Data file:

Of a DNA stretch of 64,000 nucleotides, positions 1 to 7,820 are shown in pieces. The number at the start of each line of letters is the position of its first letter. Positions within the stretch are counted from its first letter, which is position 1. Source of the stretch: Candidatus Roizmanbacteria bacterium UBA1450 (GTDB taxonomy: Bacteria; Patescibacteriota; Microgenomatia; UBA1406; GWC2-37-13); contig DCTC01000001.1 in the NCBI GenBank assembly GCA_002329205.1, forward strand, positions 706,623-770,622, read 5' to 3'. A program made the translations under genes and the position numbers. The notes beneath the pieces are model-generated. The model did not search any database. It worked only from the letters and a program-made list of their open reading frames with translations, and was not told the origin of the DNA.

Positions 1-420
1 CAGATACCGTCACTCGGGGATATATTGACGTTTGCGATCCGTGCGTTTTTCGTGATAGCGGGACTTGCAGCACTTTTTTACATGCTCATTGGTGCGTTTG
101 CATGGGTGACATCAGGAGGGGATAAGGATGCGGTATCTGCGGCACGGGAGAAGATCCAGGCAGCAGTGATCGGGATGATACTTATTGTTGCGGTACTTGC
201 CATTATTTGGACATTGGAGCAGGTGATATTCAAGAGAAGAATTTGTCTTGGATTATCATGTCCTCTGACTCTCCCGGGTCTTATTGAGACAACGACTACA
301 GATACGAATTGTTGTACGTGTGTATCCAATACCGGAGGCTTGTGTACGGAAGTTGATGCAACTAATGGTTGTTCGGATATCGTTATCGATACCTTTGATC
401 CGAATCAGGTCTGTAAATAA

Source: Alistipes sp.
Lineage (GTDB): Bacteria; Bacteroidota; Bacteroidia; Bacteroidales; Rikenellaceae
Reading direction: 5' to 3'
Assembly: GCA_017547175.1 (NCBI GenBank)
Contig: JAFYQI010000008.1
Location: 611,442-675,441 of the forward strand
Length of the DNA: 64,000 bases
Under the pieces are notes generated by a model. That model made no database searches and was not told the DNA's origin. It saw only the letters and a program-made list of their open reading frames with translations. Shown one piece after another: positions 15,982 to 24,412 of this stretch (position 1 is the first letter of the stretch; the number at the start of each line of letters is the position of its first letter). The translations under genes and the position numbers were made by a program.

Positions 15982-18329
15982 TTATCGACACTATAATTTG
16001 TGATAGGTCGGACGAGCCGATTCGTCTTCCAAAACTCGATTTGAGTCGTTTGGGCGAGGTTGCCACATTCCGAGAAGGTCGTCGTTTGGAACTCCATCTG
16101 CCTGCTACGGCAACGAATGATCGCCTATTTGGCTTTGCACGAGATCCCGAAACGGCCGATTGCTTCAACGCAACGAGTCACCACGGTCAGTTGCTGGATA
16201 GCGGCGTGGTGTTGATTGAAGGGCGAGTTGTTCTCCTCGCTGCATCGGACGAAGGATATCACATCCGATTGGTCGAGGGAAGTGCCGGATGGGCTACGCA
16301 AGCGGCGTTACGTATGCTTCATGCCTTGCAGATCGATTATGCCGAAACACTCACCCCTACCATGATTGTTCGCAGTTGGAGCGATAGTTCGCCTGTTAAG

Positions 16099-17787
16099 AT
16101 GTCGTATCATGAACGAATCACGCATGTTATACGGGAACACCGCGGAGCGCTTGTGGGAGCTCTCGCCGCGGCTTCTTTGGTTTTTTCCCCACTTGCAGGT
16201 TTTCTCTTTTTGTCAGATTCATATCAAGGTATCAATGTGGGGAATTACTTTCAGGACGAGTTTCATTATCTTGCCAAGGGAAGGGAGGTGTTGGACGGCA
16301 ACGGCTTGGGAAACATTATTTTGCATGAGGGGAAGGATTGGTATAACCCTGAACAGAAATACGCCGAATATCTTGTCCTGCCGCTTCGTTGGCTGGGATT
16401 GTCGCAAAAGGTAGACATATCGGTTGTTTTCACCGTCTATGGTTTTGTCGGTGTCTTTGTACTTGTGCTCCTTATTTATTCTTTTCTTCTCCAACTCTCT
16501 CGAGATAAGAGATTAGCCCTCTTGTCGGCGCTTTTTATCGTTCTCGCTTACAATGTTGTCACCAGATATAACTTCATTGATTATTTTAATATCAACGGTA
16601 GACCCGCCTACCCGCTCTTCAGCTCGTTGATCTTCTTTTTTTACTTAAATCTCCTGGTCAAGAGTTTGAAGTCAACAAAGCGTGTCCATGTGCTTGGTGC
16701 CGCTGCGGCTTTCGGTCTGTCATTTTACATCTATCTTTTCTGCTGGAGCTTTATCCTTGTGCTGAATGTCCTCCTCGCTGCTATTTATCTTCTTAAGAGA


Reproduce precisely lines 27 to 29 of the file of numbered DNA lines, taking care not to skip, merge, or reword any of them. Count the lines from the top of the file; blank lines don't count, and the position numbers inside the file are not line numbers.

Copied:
16401 GTCGCAAAAGGTAGACATATCGGTTGTTTTCACCGTCTATGGTTTTGTCGGTGTCTTTGTACTTGTGCTCCTTATTTATTCTTTTCTTCTCCAACTCTCT
16501 CGAGATAAGAGATTAGCCCTCTTGTCGGCGCTTTTTATCGTTCTCGCTTACAATGTTGTCACCAGATATAACTTCATTGATTATTTTAATATCAACGGTA
16601 GACCCGCCTACCCGCTCTTCAGCTCGTTGATCTTCTTTTTTTACTTAAATCTCCTGGTCAAGAGTTTGAAGTCAACAAAGCGTGTCCATGTGCTTGGTGC